National Rifle Association
Gun rights demonstrators (left), including one armed with a rifle, walk past a woman (center) praying at a sign memorializing the children and teachers killed in the mass shooting at Sandy Hook Elementary School in Connecticut in 2012, as protesters aligned with the Women's March hold a rally against the National Rifle Association at NRA headquarters in Fairfax, Virginia, July 14, 2017. Reuters

Democratic Congresswoman from New York Kathleen Rice came in for criticism on Twitter after she termed the National Rifle Association (NRA) and its spokeswoman Dana Loesch as "domestic security threats" in a tweet Thursday.

The Congresswoman was responding to Loesch's reply to a tweet Aug. 9, which had asked the gun rights body's spokeswoman why the NRA had remained silent when an armed black man, Philando Castile, was shot dead in Minnesota by a policeman in 2016, despite following safety rules.

Loesch responded by saying Castile was "in possession of a controlled substance and a firearm, which is illegal. Stop lying."

Castile had a license to carry, and he had informed the police officers who asked him to pull over his car that he had a weapon. Jeronimo Yanez , the former police officer who shot Castile, told investigators that he smelled marijuana while approaching Castile's vehicle.

This reply prompted Rice to tweet and question whether the NRA would remain silent "if a white guy was shot dead during a routine stop with a legal gun and a joint."

She also tweeted the NRA and Loesch were quickly becoming a domestic security threat under President Donald Trump.

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While Rice was tweeting these comments, Loesch was making an appearance on Fox News; she was taken aback when host Mark Steyn told her about the tweets and Rice's accusation.

Loesch expressed her disappointment over the tweets and said a House member was demeaning the rights under the Second Amendment.

She also replied to Rice's tweet.

She also asked Rice what made her think that she and other members of the NRA were a threat to domestic security.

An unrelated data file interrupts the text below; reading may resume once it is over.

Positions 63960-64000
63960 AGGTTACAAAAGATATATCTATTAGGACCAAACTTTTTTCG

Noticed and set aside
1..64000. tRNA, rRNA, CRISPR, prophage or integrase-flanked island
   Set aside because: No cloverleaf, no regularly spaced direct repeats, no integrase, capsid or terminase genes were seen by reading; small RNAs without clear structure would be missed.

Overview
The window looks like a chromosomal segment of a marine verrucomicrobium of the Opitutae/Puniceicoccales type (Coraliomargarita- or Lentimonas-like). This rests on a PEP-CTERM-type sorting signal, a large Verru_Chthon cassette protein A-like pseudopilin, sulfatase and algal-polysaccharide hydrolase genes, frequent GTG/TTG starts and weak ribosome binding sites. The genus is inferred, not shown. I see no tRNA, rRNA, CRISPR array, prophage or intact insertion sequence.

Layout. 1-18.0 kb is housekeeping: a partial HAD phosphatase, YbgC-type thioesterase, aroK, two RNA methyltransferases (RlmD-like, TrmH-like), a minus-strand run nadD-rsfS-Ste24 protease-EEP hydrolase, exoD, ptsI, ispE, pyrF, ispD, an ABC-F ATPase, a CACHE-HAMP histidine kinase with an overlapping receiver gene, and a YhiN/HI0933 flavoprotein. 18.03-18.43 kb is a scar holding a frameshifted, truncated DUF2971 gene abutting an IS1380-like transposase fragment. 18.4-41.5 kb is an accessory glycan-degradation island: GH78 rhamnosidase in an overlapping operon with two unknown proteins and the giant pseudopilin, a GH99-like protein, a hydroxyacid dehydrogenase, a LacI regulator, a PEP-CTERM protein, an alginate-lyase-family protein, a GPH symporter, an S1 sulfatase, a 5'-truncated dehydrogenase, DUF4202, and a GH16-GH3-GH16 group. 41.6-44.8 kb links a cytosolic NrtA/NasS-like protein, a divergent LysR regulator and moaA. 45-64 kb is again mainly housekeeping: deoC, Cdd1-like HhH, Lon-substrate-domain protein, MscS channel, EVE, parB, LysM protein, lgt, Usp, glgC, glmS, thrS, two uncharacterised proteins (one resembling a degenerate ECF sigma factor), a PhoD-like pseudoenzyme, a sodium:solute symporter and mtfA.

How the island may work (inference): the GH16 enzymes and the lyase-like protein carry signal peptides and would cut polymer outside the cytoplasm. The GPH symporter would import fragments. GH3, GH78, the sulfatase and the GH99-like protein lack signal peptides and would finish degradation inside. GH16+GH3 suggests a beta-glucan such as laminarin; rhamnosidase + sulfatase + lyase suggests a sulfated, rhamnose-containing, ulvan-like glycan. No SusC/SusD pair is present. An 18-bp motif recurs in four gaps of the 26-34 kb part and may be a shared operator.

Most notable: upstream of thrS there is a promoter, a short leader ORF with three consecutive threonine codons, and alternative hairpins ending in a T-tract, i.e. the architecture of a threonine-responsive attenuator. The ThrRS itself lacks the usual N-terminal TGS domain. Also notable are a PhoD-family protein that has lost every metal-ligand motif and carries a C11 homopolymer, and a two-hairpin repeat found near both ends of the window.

However, Twitter users were not happy with Rice's statement.

One user replied to Rice, saying that it was not the NRA but the MS-13 gang which were a domestic security threat to her constituency.

One user said people like Rice were a threat to freedom of speech.

Loesch's response was the first substantive response from the gun-rights group regarding the shooting of Castile.The NRA was criticized when it stayed silent on the shooting, which had galvanized Black Lives Matter and anti-gun activists who termed the NRA racist over its silence.

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However, Loesch's tweet implied NRA didn't respond to Castille's death as he was in possession of marijuana, Salon reported.

In the state of Minnesota, possession of marijuana has been decriminalized. A person is guilty of a "misdemeanor" if the owner of a vehicle intentionally possesses more than 1.4 grams of marijuana “within the area of the vehicle.” And in Castile's case, forensic photographs showed that “a glass Mason jar with a plastic bag of marijuana in it” was in the car, according to reports.

NRA drew widespread criticism for its silence after the incident. However, it did issue a statement in July 2016 without naming Castile, calling the whole tragedy "troubling." It also said that once all the facts were known, the group would speak out more, but it hadn't said anything since then.